Two downtown San Francisco office buildings that were put up for sale last spring have been yanked from the market after bids came in far below the sellers’ most pessimistic projections, according to commercial real estate brokers familiar with the deals.
In June, Wells Fargo, San Francisco’s second largest private employer, listed its 13-story building at 550 California St. for $160 million, about $450 a square foot. While the guidance price was a good 25% below what the 355,000 square-foot building would have fetched before the pandemic, the bids submitted were much lower — about $250 a square foot, which is about 45% below expectations. That’s 70% below likely 2019 values.
Wells Fargo declined to comment.
Meanwhile, a few blocks away, on the south side of Market Street, UBS Realty Investors sought a buyer for 455 Market St., a 374,000 square-foot complex that is 80% leased. While the seller sought close to $280 million, or $750 a square foot — pre-pandemic values would have been $900 a square foot — bids received were closer to $500 a square foot, about $187 million.
Ken Rosen, chairman of the Berkeley Haas Fisher Center for Real Estate and Urban Economics, said the two broken deals are an indication that “San Francisco has a very big problem.”
“At the moment San Francisco is not a market investors want to be in,” said Rosen. “People are not feeling good about buying San Francisco office buildings.”
While San Francisco’s residential rents have bounced off of pandemic lows, the office sector is struggling with 24% vacancy rate, according to the brokerage CBRE. Rents have declined from $83 a square foot pre-pandemic to $75 a square foot today.
Colin Yasukochi, research director at CBRE, said there are too many uncertainties to make investors comfortable with committing to transactions.
“Price discovery is still in the early stages, in terms of where rents may be headed and where office occupancy is headed,” said Yasukochi. “As long as those two important variables are unknown it’s going to be hard for investors to establish value, and if forced to, most buyers will undervalue an asset.”
The office building sales market is stuck in a bit of a pickle: Buyers and sellers are unable to come to terms because of a lack of solid comps, but there will not be reliable comps until a few properties are sold, according to attorney Tony Natsis, chair of Allen Matkins’ Global Real Estate Group.
“We don’t have a dip, we have a complete standstill,” said Natsis, who represents some of the biggest office landlords and developers in California. “There is a classic disconnect between buyers and sellers about what those buildings are worth. The problem is that there are not enough data points to force the buyer or the seller to admit their number is wrong.”
Natsis said he expects the picture to become clearer this fall as more companies settle on work-from-home policies.
“All it’s going to take is the stock market stabilizing, inflation to stabilize and companies to mean it when they say ‘You’ve got to come back to work,’ ” he said. “Even if you don’t like the answers you can then price an asset.”
J.D. Lumpkin, executive managing director with Cushman Wakefield, said perspective buyers of the 550 California building saw it as a “complete gut.” He compared it to 680 Folsom Street, a former phone company building that TMG Partners completely redeveloped during the Great Recession, adding a new glass curtainwall exterior and all new systems and interiors. But while that building was quickly leased out to Macys and Riverbed Technology in 2012, tenant demand today is less of a sure thing.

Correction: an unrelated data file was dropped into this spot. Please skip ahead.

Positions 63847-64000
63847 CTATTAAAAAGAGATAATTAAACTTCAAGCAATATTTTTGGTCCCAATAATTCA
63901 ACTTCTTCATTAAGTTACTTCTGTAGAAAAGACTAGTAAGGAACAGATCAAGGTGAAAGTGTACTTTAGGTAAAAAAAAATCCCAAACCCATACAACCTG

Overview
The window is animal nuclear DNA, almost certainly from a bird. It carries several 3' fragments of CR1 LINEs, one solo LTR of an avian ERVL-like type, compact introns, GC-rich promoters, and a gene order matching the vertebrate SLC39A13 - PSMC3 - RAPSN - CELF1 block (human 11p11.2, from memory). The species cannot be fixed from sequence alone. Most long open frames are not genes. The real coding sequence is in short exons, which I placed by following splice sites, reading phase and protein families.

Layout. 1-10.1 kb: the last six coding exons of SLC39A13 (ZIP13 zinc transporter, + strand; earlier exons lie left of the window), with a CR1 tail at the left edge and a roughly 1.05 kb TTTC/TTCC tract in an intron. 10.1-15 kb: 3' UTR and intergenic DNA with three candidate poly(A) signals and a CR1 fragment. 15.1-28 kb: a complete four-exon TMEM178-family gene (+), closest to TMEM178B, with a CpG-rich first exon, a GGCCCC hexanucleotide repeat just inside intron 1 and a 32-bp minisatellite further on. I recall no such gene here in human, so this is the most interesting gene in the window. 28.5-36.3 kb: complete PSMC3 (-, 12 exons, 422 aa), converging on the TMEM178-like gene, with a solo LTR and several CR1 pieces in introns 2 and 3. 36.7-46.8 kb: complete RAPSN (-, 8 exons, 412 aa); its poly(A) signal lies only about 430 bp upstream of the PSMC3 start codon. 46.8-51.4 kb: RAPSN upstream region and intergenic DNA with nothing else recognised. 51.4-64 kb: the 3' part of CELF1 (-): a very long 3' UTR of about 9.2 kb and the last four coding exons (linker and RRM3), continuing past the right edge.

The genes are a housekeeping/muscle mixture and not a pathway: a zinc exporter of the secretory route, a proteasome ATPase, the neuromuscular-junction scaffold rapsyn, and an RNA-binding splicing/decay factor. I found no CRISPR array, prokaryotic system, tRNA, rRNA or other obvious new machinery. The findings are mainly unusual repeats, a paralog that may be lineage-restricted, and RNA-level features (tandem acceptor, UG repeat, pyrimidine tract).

“It takes a lot of courage to do something like that,” said Lumpkin. “And as of now there is not a solid demand thesis — you can’t look at a deal and say, ‘I have a pretty good idea of who is going to lease that.’ ”
Lumpkin said several investors looked at the Wells Fargo building as a residential development site, but the mid-block location — hemmed in by office buildings on both sides — make that a challenge as well. In the end, offers in the $200 per square foot were similar to what an investor would pay per buildable square foot for land prior to the pandemic.
“Basically, (bidders) were attributing no value whatsoever to the structure itself,” he said.
The decline in the value of downtown office buildings will have long-term implications for the city’s tax base, as building owners petition for reassessments. A recent Chronicle analysis found that sales tax revenues in District Six — which includes Financial District, Oracle Park and SFMOMA down to Mission Bay — have declined from $28.3 million in 2019 to $17 million in 2021.
Already property owners have started petitioning the assessment appeals board to have their property values adjusted downward. The owner of 301 Battery St. is looking to have its assessment adjusted from $154 million to $101 million. That cases, along with eight others, will be heard in September. The owners of 222 Second St., currently assessed at $535 million, had filed an appeal arguing that the tower is worth $267 million. That appeal has been withdrawn, according to building owner Tishman Speyer.
Beyond the work from home trend sending less people into office spaces, the city’s central business district is suffering from a lack of conventions, empty storefronts, homeless encampments and open air drug dealing, Rosen said. He said the city’s budget would likely take a major hit as more and more property owners have their assessments lowered to reflect the new realities.
“It will be a wake-up call,” he said. “We are losing our economic base and that will continue until we change our politics in San Francisco. We have a crisis in business confidence.”
J.K. Dineen is a San Francisco Chronicle staff writer. Email: firstname.lastname@example.org Twitter: @sfjkdineen